B is for BDSMSteps to a more kinky sex life


BDSM stands for Bondage, Discipline, Sadism & Masochism and is one of the most well know and popular fetishes out there. But it’s not just about pain and humiliation as it often gets portrayed. While that can be apart of it, BDSM is a lifestyle preference that acts as an umbrella term for a variety of kinks and interests that are not limited to those in the acronym.

From Sarah Butcher

Typically, in BDSM, there are power dynamics at play, with one person taking on the role of Dominant, and the other submissive (D/s) While the Dominant may identify as a sadist (someone who enjoys inflicting pain) and the submissive a masochist (someone who enjoys receiving pain), a D/s dynamic doesn’t have to be focused around pain at all.

About the author

Sarah Butcher – AKA Sub in the City is a BDSM Coach, Kink Educator, and proudly collard submissive, with over a decade of experience on the BDSM Scene. Sarah is on a mission to bring BDSM into the 21st Century and empower curious kinksters to consciously explore what BDSM means to them. Sarah does this through online and in-person workshops, events and retreats, as well as individual and couples coaching, to help you create the sex life you deserve.
Website: www.subinthecity.com
Instagram: @subinthecity
TikTok: @subinthecity
Twitter: @subinthecity

BDSM play is largely centred around the psychological connection between partners and anticipation and fantasy are important parts of the satisfaction that comes from this type of play. For the submissive, it’s all about surrendering to their partner and allowing the Dominant to lead them through their experience, and feeling safe to push their own boundaries when it comes to sexual exploration.

For the Dominant, an element of control is desired, but this isn’t just a one-way street, it’s a power exchange. This means that everything that happens during BDSM play is completely consensual. For BDSM to be safe, sane and consensual (SSC), it has to be built upon solid foundations of trust, communication and mutual respect. Whatever you are doing it should be safe and enjoyable for all involved.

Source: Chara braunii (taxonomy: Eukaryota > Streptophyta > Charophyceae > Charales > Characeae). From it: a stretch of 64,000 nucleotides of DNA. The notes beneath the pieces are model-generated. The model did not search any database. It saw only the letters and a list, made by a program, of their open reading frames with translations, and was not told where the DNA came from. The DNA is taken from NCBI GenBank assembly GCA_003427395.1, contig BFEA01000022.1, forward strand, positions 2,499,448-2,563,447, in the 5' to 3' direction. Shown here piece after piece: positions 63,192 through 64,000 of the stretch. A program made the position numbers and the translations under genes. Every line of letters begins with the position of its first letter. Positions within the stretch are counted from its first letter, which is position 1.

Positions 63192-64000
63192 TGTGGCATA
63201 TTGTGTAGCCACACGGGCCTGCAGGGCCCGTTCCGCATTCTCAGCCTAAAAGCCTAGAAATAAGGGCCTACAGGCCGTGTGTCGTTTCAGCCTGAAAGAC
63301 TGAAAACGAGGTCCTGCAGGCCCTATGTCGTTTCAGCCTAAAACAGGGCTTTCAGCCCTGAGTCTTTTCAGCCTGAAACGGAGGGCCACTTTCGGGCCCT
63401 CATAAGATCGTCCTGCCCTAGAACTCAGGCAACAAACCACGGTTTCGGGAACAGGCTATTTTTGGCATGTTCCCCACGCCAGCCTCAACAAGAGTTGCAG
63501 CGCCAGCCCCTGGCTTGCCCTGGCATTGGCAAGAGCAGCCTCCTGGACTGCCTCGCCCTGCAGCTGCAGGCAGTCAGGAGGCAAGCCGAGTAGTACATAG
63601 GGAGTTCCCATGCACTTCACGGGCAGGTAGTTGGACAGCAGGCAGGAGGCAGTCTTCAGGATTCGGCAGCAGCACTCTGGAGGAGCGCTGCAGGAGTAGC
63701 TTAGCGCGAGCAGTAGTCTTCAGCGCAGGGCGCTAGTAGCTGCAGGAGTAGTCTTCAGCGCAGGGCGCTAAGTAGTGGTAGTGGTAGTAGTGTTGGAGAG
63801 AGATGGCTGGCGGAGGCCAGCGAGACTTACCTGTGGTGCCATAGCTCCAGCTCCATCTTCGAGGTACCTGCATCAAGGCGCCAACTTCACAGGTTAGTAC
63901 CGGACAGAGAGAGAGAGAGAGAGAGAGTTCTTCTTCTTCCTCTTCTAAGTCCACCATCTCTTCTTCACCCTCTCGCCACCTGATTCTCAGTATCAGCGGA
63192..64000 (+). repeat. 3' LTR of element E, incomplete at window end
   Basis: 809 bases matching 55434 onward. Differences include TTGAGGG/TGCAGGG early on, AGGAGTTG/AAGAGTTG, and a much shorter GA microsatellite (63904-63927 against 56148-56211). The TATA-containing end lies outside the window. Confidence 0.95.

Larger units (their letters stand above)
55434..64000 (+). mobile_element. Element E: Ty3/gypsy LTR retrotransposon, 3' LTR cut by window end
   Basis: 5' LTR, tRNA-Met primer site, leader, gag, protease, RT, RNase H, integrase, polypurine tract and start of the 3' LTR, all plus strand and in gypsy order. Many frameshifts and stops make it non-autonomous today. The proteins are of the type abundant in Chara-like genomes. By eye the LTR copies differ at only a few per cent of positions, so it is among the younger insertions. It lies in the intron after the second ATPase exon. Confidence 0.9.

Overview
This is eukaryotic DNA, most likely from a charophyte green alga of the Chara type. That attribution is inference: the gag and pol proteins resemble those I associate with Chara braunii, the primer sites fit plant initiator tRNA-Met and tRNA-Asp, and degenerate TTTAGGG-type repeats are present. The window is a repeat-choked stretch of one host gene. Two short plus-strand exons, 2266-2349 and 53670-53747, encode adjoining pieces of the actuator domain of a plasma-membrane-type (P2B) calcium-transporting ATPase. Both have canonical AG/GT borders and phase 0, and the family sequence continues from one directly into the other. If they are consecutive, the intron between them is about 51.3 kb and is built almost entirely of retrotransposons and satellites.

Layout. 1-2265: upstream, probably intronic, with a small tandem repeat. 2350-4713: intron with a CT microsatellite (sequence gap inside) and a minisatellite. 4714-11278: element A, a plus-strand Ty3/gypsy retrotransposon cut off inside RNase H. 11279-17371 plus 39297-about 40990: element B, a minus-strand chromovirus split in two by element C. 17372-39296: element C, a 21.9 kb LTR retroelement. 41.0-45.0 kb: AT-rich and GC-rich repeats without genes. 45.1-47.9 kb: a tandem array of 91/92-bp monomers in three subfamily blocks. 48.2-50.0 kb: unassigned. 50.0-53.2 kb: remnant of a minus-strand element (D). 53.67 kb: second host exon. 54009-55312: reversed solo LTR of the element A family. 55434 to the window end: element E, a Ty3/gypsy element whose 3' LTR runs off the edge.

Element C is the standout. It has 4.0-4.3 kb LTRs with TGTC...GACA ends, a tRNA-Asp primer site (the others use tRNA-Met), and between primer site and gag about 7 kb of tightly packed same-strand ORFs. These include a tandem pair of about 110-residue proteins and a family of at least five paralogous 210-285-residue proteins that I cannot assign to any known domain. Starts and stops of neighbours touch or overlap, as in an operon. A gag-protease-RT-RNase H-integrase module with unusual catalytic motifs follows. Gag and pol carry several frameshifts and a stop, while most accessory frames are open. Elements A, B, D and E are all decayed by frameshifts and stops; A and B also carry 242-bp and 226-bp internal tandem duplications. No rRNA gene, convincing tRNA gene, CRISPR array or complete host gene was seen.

Watch our Video about BDSM:


For anyone who is curious to explore BDSM dynamics in the bedroom, here’s a few tips to get started:


When exploring BDSM for the first time, or with a new partner, the first port of call is to have a discussion. Now, this might sound awkward for some, but if there’s one thing the BDSM community advocates, it’s talking about sex! We love to talk about sex before, during and after the event – doing so allows greater clarity, connection, and most likely, greater orgasms too!

Communication is everything when it comes to exploring your kinks, and if you’re unable to tell your partner what you want, then how are they ever going to know? The easiest way to get started is to create a YES/NO/MAYBE checklist or a sex menu to help you get clear in your desires. Do this alone and then come together with your partner to compare notes – it’s a great way to kick off a conversation about what you’d like to explore.

B is for BDSM

Communication & Safe Words

As you begin to explore BDSM it’s important to keep that communication flowing. You will have already discussed and agreed on the types of activities you want to explore, but since many aspects of BDSM involve pushing sexual boundaries, it is advised to always have a safe word agreed so that either party can stop what’s happening at any time. Using a simple safe wording system known as the "Stop Light System", can make it easier for you to communicate during play.

  • "Green" means "I’m all good, carry on",
  • "Amber" means "I’m okay but getting close to my limit, ease off"
  • and "Red" means "stop immediately".

This Safe Word system is universally known across the BDSM community and is a great tool for communication wherever you’re at in your BDSM journey.

Aftercare & Debrief

Aftercare is the part we don’t often see in porn – but it is absolutely vital to the experience as a whole. Aftercare is about providing a safe space after play to ground yourself and ensure the wellbeing of both yourself and your partner. This could look different for everyone depending on your own wants and needs, but could include activities such as a hot bath or shower, giving your partner a massage, hugging, watching your favourite TV show together, and most importantly – talking!

Take some time to talk about what you enjoyed and what you might like to do differently next time. This isn’t about critically evaluating your partner, but simply expressing what felt good and how you might want to explore next time. This maintains those foundations of trust, communication and mutual respect that make exploring BDSM fun and safe.

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